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On a recent episode of Keeping Up With The Kardashians, matriarch Kris Jenner decides to plan ahead for the entire family’s funeral. She takes them to Hollywood Forever cemetery and considers building a private family mausoleum.
She even goes as far as to climb into a luxury coffin to test it out. Kris said that pre-planning her funeral arrangements was a gift to her family, to relieve them of the burden of having to make those decisions at a time when they will be grieving her death.
The episode made me think about pre-arranging and pre-paying for one’s funeral – is it a good idea?
One article sets out the advantages and disadvantages of pre-paying for your funeral.
The advantages listed are:
If they are eligible funeral expenses, as defined in section 148.1 of the Canada Tax Act, than any growth is non-taxable;
It relieves the burden on your family of making these difficult planning decisions;
The ability to ensure you will have your own wishes carried out. Requests for certain funeral arrangements found in Wills are not enforceable at law – so if there is not enough money in your estate to carry out your wishes, they can be ignored. If you want to spend the rest of eternity in a private mausoleum like the Kardashians, this may be the only way to guarantee it actually happens;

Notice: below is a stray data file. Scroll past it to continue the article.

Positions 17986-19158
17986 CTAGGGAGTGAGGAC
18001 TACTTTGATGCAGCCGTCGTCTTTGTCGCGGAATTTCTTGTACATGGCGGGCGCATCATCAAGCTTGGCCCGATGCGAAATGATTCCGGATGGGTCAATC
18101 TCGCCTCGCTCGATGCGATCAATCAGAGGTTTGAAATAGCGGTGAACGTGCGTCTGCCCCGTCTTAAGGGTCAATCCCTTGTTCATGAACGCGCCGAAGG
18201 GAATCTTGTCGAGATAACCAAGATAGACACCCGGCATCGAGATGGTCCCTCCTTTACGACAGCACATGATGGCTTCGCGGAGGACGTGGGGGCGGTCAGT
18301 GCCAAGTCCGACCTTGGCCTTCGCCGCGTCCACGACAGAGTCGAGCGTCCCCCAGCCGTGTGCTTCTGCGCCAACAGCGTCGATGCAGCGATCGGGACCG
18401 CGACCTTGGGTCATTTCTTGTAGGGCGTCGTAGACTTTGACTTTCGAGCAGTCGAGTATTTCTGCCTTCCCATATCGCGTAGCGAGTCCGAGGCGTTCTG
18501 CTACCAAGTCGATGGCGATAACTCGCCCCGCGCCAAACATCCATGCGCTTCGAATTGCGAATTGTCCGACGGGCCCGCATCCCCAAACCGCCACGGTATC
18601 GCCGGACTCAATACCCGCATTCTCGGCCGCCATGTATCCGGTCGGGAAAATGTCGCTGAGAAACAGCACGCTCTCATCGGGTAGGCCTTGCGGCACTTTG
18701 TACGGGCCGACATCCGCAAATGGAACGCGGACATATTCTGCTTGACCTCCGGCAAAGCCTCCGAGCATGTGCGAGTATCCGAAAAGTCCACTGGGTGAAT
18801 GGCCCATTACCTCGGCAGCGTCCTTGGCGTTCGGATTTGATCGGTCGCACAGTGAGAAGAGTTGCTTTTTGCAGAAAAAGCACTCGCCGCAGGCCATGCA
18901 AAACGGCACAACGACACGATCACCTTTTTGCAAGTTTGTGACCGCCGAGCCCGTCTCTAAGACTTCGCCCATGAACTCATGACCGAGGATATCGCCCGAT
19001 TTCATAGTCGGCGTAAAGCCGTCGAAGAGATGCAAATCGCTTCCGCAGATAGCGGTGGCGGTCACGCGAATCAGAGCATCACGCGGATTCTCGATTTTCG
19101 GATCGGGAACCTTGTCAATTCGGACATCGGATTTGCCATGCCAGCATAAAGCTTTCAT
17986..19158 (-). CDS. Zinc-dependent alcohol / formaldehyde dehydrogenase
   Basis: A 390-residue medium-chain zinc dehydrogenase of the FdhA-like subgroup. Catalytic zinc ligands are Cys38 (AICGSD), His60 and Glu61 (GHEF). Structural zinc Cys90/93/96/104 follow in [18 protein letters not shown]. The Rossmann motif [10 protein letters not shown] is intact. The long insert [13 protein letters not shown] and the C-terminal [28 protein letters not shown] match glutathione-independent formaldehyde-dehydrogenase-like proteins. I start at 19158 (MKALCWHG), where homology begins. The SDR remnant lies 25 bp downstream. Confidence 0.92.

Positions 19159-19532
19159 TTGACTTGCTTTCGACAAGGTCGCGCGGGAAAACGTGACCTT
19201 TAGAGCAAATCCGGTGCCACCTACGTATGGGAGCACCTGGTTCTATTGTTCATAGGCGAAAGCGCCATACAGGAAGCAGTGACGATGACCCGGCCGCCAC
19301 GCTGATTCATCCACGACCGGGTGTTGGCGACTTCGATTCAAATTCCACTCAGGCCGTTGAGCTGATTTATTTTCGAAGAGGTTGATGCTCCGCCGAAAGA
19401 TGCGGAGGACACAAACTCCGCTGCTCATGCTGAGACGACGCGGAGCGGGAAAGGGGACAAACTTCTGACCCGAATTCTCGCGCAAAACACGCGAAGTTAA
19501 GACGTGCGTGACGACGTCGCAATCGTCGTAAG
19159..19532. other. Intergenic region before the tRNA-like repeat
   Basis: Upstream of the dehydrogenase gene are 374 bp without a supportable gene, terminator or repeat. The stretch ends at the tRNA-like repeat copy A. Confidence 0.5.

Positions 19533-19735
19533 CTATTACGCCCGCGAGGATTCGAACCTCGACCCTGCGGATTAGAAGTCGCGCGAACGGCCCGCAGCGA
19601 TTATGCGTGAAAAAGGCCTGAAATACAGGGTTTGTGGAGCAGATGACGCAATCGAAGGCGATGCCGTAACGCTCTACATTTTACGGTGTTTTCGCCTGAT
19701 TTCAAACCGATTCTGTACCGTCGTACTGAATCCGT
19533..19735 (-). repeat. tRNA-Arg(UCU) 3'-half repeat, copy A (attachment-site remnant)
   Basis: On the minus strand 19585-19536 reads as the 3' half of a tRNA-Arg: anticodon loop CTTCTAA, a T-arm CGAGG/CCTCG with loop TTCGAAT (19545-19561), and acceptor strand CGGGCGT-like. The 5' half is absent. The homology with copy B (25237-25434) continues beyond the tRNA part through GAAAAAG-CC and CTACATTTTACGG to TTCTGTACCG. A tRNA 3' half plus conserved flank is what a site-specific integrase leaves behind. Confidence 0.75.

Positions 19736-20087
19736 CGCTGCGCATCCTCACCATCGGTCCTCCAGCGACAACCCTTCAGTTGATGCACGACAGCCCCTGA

If you have enough money to pre-pay for a funeral, then you can do it without any hassles. It’s not like buying life insurance to cover your funeral expenses, where medical testing or age restrictions may disqualify you;
The disadvantages listed are:
They are a bad investment. The interest generated is minimal and you will have little or no choice in how your money is invested. From a purely financial perspective, they are not the wisest choice;
You could fall victim to a scam. You have to take certain precautions to be sure that your money is protected. This includes making sure that if you move away or change your mind you can transfer your plan to another funeral service provider, or get a full refund.
The article concludes that investing your money in a Tax Free Savings Account is a better option than pre-paying for your funeral. That way you have control over how the money is invested and you can still prearrange your funeral so that your wishes are carried out how you’d like.
The article is written from a personal finance perspective, so although it is probably true that pre-paying for your funeral does not make good financial sense, if you are the type of person who wants to know that their wishes will be carried out exactly, then pre-arranging your funeral may not be enough. Read Toronto Estate Law Blog